Background to the Study
Maternal and perinatal health have emerged as the most important issue that determines global and national wellbeing because every individual, family and community is at some point intimately involved in pregnancy and the success of child birth (World Health Organization, 2005). Pregnancy and child birth is still considered a perilous journey despite the honor bestowed on womanhood and the appreciation of the birth of a new born baby.
According to World Health Organization (WHO) report, recent estimates revealed that over 350,000 women worldwide die from complications of pregnancy and childbirth- a reduction from the previous estimates of 536,000 per year (Hogan, Foreman & Naghavi, 2010; WHO, 2010; Khan, Wojdyla & Say, 2006). Out of this figure, 99% occur in the developing countries and 1% in the industrialized ones. The maternal mortality rate is highest in Sub-Saharan African countries, as the risk of dying from pregnancy-related cause is 1:16 in Africa but only 1:4000 in some developed countries (Lucas & Gilles, 2003). However for the first time in 2010, data showed that there is significant progress made in reducing maternal death globally (Gahr, 2011).
In Nigeria, the Maternal Mortality rate is still high as 59,000 women still die every year during pregnancy and childbirth (Centre for Reproductive Rights, 2012). These deaths are largely preventable. Equally of concern is that yearly, about 1,080,000 – 1,620,000 Nigerian women and girls suffer disabilities caused by complications during pregnancy and childbirth (Utoo, Musa Karshima & Ifenne, 2012). For every one that dies, 20- 30 more women suffer long term and short term disabilities such as chronic anaemia, maternal exhaustion or physical weakness, vesico-vaginal or recto-vaginal fistulae, stress incontinence, episiotomy wound breakdown, perineal trauma, chronic pelvic pain, Pelvic Infammatory Disease (PID), Infertility, ectopic pregnancy, emotional depression (Adedokun,2013).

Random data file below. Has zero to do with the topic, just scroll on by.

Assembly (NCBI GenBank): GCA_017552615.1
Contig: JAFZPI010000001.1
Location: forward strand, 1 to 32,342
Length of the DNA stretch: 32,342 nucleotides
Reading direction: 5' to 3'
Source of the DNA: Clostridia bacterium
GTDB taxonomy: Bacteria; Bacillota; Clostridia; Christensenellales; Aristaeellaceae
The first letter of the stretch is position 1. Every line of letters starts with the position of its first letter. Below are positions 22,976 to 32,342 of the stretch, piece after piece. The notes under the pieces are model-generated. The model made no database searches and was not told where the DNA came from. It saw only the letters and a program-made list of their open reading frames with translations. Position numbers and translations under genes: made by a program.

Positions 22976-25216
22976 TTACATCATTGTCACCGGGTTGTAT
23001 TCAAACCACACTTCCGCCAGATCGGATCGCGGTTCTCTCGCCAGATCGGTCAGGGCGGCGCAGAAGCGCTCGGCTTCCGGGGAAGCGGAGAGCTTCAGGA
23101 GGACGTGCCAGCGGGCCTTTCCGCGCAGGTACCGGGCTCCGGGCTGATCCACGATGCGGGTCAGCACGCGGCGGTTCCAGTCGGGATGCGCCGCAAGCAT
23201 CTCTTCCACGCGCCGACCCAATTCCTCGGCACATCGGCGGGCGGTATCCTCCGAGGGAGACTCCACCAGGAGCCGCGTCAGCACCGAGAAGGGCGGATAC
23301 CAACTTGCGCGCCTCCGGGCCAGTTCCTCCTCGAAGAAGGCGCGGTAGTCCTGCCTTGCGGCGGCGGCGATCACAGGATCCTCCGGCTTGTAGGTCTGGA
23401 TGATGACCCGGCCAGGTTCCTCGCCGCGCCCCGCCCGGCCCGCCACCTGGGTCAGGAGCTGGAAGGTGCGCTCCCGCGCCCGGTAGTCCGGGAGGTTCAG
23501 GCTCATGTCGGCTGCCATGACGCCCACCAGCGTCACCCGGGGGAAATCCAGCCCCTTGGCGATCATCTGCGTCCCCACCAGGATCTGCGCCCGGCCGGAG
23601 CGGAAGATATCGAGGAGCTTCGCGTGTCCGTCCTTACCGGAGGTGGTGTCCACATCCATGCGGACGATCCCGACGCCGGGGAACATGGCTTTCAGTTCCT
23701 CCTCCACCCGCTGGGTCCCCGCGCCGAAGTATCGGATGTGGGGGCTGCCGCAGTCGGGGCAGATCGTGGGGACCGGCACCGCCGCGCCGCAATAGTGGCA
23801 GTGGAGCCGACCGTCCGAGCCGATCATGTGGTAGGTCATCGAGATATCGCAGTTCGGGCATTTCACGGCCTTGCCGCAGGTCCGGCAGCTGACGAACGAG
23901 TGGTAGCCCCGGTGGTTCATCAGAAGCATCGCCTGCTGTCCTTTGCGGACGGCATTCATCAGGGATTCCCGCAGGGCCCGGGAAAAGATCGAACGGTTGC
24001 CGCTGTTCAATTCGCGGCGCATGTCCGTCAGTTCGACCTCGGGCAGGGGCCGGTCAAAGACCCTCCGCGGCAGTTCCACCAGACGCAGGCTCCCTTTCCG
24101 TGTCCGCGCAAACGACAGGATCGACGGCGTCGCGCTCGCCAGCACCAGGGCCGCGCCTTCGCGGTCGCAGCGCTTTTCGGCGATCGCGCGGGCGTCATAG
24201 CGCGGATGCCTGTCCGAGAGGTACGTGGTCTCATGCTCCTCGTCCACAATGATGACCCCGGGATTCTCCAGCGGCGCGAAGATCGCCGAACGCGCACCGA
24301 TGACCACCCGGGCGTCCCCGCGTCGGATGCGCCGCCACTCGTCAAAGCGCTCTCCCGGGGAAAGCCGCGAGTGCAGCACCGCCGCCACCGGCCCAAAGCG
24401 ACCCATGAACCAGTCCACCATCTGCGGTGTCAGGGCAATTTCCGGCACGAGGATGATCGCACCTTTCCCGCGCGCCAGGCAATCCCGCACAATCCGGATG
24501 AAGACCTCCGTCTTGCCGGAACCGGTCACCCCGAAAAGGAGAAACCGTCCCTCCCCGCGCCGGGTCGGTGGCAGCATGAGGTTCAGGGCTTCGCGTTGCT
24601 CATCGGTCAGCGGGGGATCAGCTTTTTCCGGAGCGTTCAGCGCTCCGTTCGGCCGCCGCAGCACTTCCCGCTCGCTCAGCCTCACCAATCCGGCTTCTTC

Perineal trauma is one of the morbidities that results from childbirth. It is defined as any damage that occurs to the genitalia during childbirth spontaneously or intentionally by surgical invasion termed episiotomy (Kettle &Tohill, 2011). Women frequently incur perineal trauma at delivery (Fahami, Shokoni & Kianpour, 2012). About 70% of women giving birth vaginally sustain some degree of perineal trauma and it is associated with postnatal morbidity (Kettle, 2011; Smith, Price, Simonite &Burns, 2013). Several studies have reported the incidence of perineal trauma in the developed countries among women and the increased morbidity associated with it (Kettle & Tohill, 2011; Marsh, Lynne, Christine & Alison, 2011; Roos, Thakar & Sultan, 2010).